Details are as follows:

9.30pm Friday – ‘Dreams of Home’

Finding a spiritual home for LGBT Christians can seem like an unattainable dream. This panel session will be an opportunity to hear from individuals who have managed to find a spiritual space they can call home, whether that is within formalised church or without. This session will be in one of the Workshop rooms in the grandstand

9.30pm Saturday – ‘Parents of Gay Children’

Dreams of home can become a nightmare for Christian parents who discover their child is gay. This session is led by parents who have been there and have come out of it stronger. They will talk about their personal experiences, the on-going implications for their family and non-family relationships, and their own faith. This will be in one of the Workshop rooms in the grandstand

Sunday Evening – OuterSpace social on the campsite. They’ll organise an easy-to-find rendezvous point for everyone to meet and go over to the campsite together.

11pm Sunday – Entertaining Angels Unawares

Join members of Outerspace for a late-night reflection on home and hospitality, encounter and grace – for home-makers and pilgrims, boundary-dwellers and guests, whatever you’re leaving and wherever you’re headed, whether you feel at home in the world or at home with yourself, you’re welcome. This will happen in SoulSpace at the top of the Grandstand.

12.30pm Monday – LGBT Eucharist

Join Outerspace for a celebration of the eucharist to draw together their time together at the festival; everyone is welcome. This will take place at the Worship Co-operative (formally New Forms)

As well as these sessions, OuterSpace will have its usual presence in the G:Source area, where you can meet to share ideas, browse resources, and have a chat! There will be meetings on the campsite for corporate prayer and worship on Friday at 6pm, and on each morning at 9am.

See you there!!!

Lambeth 1.10 – line in the sand or milestone on the way?

I can’t say that I often find myself studying the Anglican Communion’s official statements and conference resolutions!

But in recent days, I have found myself reflecting afresh on ‘Lambeth 1.10’ – the resolution of Anglican Bishops from around the world in 1998 on sexuality.  This resolution will from a backdrop to the reviews announced recently by the Church of England, and has become something of a bedrock for Anglican thought on the subject.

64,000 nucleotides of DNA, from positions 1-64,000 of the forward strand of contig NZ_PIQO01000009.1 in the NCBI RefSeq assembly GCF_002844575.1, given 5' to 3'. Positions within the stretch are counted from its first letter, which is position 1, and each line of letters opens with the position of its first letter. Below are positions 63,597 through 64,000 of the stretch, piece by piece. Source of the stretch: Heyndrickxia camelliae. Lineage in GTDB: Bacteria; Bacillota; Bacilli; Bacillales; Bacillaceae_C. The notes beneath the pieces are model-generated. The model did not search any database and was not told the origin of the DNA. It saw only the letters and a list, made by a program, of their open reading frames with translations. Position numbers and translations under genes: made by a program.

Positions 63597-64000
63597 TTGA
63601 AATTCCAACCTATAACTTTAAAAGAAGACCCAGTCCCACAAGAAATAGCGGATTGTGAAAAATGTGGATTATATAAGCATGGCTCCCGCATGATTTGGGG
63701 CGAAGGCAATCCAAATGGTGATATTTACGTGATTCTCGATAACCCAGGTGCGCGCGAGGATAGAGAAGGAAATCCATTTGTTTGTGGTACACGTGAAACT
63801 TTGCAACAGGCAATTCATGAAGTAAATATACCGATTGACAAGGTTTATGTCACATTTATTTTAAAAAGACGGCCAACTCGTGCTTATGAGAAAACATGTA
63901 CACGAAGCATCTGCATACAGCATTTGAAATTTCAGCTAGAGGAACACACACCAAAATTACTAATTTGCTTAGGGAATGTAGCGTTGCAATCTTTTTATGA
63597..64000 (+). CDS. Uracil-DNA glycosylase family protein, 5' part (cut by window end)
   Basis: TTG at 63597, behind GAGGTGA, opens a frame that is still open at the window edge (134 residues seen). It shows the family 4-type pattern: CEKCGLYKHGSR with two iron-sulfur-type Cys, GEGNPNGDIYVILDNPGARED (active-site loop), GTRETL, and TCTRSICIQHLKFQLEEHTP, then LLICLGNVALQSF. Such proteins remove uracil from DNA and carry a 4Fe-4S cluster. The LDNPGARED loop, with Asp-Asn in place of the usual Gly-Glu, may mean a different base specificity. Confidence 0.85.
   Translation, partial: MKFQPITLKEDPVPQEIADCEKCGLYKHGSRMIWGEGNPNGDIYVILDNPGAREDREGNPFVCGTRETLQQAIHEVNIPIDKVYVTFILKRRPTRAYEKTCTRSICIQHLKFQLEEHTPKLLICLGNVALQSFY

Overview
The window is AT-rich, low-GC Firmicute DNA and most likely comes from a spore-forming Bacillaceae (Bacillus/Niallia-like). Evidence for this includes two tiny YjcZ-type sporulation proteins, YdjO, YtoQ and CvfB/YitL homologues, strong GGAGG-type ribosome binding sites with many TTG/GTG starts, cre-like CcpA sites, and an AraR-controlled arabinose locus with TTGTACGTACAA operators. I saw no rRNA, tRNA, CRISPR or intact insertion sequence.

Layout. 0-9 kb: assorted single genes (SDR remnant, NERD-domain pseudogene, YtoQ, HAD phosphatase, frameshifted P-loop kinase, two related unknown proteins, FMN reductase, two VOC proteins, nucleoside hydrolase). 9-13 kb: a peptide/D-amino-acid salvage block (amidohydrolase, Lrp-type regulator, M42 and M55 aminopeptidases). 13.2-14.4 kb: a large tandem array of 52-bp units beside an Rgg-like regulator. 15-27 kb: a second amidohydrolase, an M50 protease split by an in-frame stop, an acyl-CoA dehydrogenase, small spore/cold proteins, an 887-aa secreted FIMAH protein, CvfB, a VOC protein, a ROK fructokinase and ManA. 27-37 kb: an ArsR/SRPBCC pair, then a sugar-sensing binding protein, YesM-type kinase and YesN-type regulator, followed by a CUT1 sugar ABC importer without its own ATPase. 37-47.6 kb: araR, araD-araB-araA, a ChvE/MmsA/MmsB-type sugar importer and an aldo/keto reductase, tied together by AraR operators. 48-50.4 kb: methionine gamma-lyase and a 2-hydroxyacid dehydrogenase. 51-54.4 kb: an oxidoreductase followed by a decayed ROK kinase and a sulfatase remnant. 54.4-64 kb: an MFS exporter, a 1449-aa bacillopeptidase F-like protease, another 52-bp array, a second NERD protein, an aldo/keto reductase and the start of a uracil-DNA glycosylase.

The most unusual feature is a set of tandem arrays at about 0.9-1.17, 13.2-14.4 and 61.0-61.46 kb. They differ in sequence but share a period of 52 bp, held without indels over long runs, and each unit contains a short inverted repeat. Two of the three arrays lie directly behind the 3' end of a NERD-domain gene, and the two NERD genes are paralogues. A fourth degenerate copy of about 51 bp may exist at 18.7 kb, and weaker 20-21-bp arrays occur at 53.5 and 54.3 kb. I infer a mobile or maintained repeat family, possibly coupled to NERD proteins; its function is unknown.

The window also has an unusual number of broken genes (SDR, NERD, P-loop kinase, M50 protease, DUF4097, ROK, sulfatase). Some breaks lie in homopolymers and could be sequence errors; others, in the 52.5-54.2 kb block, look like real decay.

As I went back to consider the resolution, I realised that back in 1998 I was on the other side of the argument.  I was still convinced that same-sex relationships were wrong – contrary to Scripture, and to the will of God.  I was simply content to hear the affirmation of conservative theology which it contained.  And indeed there its conclusions were predominantly conservative. 

They included clear statements such as

“rejecting homosexual practice as incompatible with Scripture”

 and pronounced that the conference

“cannot advise the legitimising or blessing of same sex unions nor ordaining those involved in same gender unions”

 As a conservative evangelical at the time, that was all I needed to hear, and never went on to read the resolution as a whole.

So it has only been more recently that I have begun to realise that the resolution as a whole is much less dogmatic, and not set in stone.   I had not noticed the statements within it which were much less certain, and the variety of opinion which clearly existed among the bishops. 

The resolution is quite open in saying that:

“We must confess that we are not of one mind about homosexuality…

… we have prayed, studied and discussed these issues, and we are unable to reach a common mind on the scriptural, theological, historical, and scientific questions which are raised. There is much that we do not yet understand.”